Peter Jackson Threatens to Release Even More AI Beatles Songs

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Roll Over Beethoven

The Beatles — or at least their surviving two members — recently made a splash by releasing a new track that featured AI-isolated vocals from a 1978 John Lennon demo called "Now and Then."

The result, a mid-tier and largely forgettable Beatles bop, had us wondering if perhaps it would have been best to let sleeping dogs lie. Lennon's vocals in particular had an eerie quality to them, sounding almost Auto-Tuned after all the processing.

And while the track was advertised as being the very last song of the legendary rock band, world-renowned film director Peter Jackson, who pioneered the AI tech to isolate Lennon's vocals for both the latest track and the recent documentary "Get Back," isn't entirely ready to call it quits just yet.

"It did cross my mind!" Jackson told British newspaper The Sunday Times when asked if another "final song" could appear in a year or two.

"We can take a performance from 'Get Back,' separate John and George [Harrison], and then have Paul {McCartney] and Ringo [Starr] add a chorus or harmonies," he added. "You might end up with a decent song but I haven’t had conversations with Paul about that. It’s fanboy stuff, but certainly conceivable."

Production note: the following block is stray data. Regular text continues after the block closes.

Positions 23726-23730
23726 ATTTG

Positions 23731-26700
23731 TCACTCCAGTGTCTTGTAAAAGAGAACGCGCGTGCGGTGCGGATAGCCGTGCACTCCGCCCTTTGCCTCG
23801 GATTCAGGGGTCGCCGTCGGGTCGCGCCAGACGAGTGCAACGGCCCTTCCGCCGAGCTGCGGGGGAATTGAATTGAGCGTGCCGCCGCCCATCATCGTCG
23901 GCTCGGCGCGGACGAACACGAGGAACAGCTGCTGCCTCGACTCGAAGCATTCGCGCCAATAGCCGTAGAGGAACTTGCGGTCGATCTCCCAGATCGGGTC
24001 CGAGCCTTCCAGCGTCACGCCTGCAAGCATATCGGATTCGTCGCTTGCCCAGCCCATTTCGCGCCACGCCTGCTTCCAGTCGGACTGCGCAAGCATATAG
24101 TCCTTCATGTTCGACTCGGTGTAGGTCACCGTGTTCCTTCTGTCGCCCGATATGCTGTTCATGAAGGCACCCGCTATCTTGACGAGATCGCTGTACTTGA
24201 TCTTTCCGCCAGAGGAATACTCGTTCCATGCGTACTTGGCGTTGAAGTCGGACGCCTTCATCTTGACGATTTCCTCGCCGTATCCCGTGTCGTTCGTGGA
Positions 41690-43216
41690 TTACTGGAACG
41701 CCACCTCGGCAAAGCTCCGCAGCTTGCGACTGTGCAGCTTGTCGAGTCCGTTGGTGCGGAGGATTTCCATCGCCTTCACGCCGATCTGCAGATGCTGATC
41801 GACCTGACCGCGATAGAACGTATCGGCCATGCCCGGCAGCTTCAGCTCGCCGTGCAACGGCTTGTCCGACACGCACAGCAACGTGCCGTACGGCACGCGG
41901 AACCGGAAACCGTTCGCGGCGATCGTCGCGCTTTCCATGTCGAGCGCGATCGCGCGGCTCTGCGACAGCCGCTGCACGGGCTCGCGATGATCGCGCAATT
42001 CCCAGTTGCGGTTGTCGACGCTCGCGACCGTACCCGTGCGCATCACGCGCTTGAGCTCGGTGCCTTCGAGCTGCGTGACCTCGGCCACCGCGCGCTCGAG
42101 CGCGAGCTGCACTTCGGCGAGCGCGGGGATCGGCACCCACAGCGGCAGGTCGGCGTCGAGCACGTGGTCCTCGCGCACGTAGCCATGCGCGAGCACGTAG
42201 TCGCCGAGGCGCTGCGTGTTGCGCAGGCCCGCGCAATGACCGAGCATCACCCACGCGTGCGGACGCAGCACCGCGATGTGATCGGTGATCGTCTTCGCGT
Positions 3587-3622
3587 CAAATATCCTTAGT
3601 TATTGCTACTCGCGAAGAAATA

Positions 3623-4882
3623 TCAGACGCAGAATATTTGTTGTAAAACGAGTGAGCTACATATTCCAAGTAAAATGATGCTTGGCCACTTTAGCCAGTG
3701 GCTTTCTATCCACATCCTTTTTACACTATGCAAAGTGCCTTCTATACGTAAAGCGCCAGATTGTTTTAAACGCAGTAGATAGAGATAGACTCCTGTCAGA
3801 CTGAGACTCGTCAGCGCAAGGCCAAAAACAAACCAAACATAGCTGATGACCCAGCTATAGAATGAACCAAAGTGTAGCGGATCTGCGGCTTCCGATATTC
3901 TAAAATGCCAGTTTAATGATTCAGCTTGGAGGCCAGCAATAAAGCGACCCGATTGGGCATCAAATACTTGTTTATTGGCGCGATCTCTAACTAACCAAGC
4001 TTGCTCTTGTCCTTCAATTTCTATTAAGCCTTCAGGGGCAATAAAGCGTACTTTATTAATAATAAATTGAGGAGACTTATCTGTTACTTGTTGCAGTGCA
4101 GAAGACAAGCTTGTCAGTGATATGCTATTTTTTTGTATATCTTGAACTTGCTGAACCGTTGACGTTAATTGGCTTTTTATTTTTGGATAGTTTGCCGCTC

Yeah, Yeah, Yeah

If "Now and Then" is anything to go by — and that's not to mention the absolute trainwreck of a music video accompanying it — we should take Jackson's threat seriously.

Paul McCartney, one of the two Beatles still alive today, has been particularly enthusiastic about reviving his dead bandmate and close writing partner's voice, with or without his direct consent.

"I know Paul misses John," Giles Martin, who produced "Now and Then," told The Sunday Times. "He was his best mate. There was a falling-out and he died."

"It was so destructive for Paul," he added. "But here he had John’s song and thought he’d like to work with him again. I don’t think that’s cynical."

But even Jackson knows that the incredibly personal relationships between the legendary musicians deserve to be respected and — perhaps — left alone.

"It sounds like John is writing a message as an apology for however he may have behaved," Jackson told the newspaper, referring to "Now and Then."

"I found that incredibly moving, that the final Beatles song is the Beatles singing to each other," he added.

Let's hope the track stays that way: "final."

More on the Beatles: The Beatles Just Released Their Final Song That Resurrects John Lennon's Voice With AI